Maybe I’ve gone too far this time. A few years back, I wrote a column extolling the virtues of running skirts. I loved the freedom and the playful feeling that came with slipping out of shorts and into something…more comfortable. I received mixed responses from women and men alike, ranging from those who those who find it difficult to take seriously a lady trotting by in a flowery miniskirt to those who find skirts a liberating testament to their femininity.
Regardless of your view on running skirts, it appears that they are here to stay. Over the past few years I’ve spotted them at competitive road races as well as low-key trail ultras. I’ve won a national championship wearing one and by now my drawer of running gear probably holds as many skirts as it does shorts. It’s not uncommon at all to see another skirt-wearer on the trail.
Seeing how far we’ve come with running skirts, it’s not surprising that the next logical step would be the running dress. I had always thought of this as territory into which I would not venture. A skirt, okay – from a distance these look like shorts, and many have compression shorties underneath anyway. But a dress – is that taking this whole girlie thing just a bit too far? Will I be taken seriously if I show up for my next race or group run looking like I’m dressed for a cocktail party? Can I take myself seriously? Is this a step forward for women, or a step back? Having just read about Gloria Steinem’s visit to Asheville, I find myself wondering what she would wear.
I finally decided to take the plunge the other day when I saw that a local outfitter had the cutest running dress on sale at a price I just couldn’t resist. As a bonus, it just happened to match my favorite pair of lightweight trail running shoes. Mark looked a little taken aback when I slipped on the outfit in preparation for a several-hour run across rugged terrain but was gracious enough not to comment. At first, I felt a little girlie, especially when we passed a group of seasoned-looking hikers who were no doubt wondering how long I’d make it in the woods, yet once I got moving I was sold. This frock was the most comfortable garment I’d ever worn on the trail. I felt light, free, fast and, okay, I’ll admit it – pretty.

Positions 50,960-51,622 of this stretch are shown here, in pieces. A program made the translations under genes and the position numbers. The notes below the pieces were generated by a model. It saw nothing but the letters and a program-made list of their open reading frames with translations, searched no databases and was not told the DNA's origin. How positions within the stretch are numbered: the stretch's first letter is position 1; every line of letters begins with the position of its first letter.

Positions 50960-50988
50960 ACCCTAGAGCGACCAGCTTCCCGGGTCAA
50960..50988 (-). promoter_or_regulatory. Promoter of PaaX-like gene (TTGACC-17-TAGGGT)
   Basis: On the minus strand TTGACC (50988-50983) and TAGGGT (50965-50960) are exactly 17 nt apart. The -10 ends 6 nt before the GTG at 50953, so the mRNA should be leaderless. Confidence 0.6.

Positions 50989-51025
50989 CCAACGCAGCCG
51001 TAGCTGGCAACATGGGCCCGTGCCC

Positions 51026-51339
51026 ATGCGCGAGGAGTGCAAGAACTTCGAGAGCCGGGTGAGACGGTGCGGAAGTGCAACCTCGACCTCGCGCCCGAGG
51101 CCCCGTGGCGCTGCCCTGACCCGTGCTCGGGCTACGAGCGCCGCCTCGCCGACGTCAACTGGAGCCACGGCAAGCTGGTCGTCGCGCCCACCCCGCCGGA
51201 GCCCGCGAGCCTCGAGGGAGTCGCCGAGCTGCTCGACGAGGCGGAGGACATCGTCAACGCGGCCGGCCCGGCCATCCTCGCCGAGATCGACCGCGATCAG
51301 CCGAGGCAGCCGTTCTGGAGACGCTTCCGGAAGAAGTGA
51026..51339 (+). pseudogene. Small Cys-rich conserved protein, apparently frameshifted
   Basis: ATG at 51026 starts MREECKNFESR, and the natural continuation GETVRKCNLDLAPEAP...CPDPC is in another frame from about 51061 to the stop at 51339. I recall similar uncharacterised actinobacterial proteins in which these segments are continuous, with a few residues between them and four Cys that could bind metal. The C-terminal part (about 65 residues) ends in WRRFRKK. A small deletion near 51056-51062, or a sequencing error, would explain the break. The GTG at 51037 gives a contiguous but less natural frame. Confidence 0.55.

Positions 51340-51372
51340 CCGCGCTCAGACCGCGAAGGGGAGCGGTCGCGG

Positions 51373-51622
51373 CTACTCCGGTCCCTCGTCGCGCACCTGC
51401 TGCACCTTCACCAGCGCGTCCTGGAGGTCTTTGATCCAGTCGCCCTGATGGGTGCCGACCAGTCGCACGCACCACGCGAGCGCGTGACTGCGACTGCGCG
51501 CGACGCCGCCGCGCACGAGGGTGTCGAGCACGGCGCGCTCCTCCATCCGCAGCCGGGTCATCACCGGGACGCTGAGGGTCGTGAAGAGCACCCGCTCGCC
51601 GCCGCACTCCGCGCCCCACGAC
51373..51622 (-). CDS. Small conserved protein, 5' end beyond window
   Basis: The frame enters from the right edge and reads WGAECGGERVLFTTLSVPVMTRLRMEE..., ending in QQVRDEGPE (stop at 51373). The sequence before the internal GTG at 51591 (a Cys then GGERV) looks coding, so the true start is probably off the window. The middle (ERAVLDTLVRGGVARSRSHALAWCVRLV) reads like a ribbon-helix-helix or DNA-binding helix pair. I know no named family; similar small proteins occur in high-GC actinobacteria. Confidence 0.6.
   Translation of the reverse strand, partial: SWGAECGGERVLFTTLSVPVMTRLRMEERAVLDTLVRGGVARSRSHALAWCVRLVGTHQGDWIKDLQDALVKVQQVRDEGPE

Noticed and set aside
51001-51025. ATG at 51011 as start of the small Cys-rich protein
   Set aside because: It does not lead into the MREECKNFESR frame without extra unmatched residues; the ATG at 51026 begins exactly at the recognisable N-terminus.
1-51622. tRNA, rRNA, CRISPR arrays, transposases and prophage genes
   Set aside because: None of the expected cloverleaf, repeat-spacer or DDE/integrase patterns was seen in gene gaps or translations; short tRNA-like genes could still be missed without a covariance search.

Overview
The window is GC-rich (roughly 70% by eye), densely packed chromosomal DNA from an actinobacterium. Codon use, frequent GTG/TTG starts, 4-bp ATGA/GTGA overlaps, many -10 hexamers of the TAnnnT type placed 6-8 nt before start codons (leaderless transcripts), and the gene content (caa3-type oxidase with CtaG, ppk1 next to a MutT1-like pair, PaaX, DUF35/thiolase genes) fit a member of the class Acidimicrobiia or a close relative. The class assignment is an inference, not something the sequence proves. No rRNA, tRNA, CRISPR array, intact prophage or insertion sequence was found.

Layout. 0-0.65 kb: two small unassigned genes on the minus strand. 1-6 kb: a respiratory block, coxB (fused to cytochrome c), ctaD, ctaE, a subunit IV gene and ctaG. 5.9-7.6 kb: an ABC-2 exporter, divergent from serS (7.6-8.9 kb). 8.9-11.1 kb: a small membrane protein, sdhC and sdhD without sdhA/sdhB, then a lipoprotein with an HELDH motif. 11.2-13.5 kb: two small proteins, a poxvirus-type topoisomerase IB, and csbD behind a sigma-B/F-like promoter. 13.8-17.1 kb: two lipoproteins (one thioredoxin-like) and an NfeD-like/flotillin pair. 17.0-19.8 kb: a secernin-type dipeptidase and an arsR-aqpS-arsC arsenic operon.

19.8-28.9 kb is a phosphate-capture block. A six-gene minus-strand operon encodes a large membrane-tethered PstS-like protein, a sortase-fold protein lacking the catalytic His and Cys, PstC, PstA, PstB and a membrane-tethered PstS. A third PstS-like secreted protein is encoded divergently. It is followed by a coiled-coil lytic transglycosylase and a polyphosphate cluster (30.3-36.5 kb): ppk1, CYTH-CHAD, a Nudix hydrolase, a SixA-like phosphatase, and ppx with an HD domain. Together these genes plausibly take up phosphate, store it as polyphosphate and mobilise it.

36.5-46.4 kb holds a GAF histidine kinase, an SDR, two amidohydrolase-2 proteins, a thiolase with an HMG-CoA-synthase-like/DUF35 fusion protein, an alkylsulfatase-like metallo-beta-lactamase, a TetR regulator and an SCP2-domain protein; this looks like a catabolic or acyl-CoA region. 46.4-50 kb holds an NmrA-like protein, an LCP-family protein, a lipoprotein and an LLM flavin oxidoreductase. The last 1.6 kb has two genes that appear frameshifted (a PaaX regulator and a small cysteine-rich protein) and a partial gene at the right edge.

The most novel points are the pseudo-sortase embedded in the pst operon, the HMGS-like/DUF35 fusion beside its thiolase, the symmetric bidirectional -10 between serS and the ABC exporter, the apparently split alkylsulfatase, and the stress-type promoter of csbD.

I know that appearance should be the furthest thing from my mind when I’m running, and for the most part, it is. Yet there is something appealing about being able to be both feminine and badass. Sure, I was muddy, sweaty and probably stinky, but I am still a girl. So from now on, I won’t feel ambivalent about having it both ways. Don’t view me as a sissy when you see me heading towards you on the trail, decked out in a flowery pink dress, and I won’t regard you as a wimp when I leave you in my dust.